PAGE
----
Background: Communication errors are a common root cause of medical errors. Prior inpatient studies have shown that standardization of patient hand-offs using tools such as I-PASS significantly decrease medical errors and preventable adverse events and remain time-efficient. However, there is limited evidence regarding the effectiveness of standardized sign-out tools in the emergency department (ED) setting. Our study examines the effect of implementing a standardized ED patient hand-off tool on sign-out duration and quality.
Methods: We designed a modified version of I-PASS for use specifically in the ED. The intervention consisted of a video curriculum for all providers at a single high-volume teaching hospital as well as reminder cards placed at all ED workstations. Change of shift hand-offs were directly observed for 7 weeks pre-intervention and 8 weeks post-intervention, measuring duration of sign-out and adherence to the I-PASS-based hand-off structure. We also gathered survey data pre- and post-intervention from resident and attending physicians evaluating provider impressions of the quality of patient care transfers. We retrospectively reviewed electronic medical record data for the pre- and post-intervention groups to evaluate ED length of stay, patient return to ED within 72 hours, in-hospital mortality, and number of inpatient patient safety events.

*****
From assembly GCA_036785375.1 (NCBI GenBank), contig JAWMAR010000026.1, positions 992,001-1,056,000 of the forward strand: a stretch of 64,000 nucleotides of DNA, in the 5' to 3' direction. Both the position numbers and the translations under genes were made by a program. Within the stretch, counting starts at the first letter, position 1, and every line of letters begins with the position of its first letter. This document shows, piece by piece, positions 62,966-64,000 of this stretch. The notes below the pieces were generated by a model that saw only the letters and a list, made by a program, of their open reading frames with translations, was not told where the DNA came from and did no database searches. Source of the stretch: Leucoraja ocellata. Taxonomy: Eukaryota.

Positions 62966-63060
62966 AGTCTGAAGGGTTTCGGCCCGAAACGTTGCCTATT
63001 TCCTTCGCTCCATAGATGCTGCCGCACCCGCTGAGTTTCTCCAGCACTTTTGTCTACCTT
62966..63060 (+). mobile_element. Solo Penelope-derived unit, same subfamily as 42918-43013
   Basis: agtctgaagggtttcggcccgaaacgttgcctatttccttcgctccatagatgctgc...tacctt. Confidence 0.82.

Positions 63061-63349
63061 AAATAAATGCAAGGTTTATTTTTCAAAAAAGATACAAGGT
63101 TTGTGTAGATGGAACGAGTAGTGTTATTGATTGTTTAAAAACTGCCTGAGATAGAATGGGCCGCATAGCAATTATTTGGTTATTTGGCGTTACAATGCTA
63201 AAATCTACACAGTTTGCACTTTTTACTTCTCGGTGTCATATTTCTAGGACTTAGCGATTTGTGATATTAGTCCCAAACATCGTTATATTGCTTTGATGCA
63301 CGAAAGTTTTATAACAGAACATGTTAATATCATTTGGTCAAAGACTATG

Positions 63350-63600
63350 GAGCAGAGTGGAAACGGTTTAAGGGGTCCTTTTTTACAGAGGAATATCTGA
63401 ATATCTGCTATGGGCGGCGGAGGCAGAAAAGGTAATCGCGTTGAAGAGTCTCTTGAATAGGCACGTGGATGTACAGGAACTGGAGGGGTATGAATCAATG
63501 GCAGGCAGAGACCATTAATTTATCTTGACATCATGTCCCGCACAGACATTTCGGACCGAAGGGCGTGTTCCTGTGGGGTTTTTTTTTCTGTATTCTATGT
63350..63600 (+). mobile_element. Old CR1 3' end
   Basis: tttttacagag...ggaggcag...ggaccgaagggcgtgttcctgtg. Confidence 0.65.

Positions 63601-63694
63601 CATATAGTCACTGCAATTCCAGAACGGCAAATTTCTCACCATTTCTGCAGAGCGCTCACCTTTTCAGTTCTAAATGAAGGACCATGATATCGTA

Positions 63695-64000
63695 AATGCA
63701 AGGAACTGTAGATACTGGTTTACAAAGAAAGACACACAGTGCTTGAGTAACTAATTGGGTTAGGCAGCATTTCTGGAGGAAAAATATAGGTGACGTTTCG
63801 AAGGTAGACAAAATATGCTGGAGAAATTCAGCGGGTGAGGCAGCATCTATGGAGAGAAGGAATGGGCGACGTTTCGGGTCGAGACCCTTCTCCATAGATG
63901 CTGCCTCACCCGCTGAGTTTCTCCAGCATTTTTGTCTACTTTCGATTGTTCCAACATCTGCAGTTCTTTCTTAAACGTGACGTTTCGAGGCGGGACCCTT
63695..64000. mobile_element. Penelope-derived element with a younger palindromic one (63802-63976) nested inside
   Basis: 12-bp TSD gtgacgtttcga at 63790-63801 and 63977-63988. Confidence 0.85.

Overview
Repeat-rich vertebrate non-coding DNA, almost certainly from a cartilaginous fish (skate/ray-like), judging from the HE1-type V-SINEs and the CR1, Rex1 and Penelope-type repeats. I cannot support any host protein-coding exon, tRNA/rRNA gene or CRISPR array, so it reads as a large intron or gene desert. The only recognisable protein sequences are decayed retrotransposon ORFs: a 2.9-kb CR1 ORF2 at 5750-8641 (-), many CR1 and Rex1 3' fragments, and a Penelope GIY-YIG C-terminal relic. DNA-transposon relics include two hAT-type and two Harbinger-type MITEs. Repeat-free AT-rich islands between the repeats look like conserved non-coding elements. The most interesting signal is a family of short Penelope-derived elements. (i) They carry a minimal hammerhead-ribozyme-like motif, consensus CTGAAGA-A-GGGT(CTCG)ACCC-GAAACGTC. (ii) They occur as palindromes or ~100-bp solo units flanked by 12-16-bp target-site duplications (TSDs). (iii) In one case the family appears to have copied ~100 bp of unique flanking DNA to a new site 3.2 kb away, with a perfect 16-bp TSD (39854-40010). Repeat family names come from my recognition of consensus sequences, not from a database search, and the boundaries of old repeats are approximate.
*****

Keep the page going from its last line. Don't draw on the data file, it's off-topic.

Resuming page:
Results: Post-intervention compliance with the I-PASS-based hand-off method was 90.7% overall. The mean duration of time per patient spent on sign-out was 96 seconds (SD 42 seconds) in the pre-intervention group and 92 seconds (SD 26 seconds) in the post intervention group. There were no significant differences in ED length of stay, patient return to ED within 72 hours, in-hospital mortality, or number of patient safety events in the pre- and post-intervention groups. Residents felt that I-PASS somewhat improved both sign-out efficiency and quality while attendings felt that I-PASS did not affect sign-out quality or efficiency.
Conclusions: A video-based curriculum resulted in high adherence to I-PASS-based sign-out in the two months following this educational intervention. Using I-PASS-based patient hand-offs in the ED did not affect the time required for sign-out. Residents but not attendings thought I-PASS-based patient hand-offs moderately improved sign-out quality and efficiency.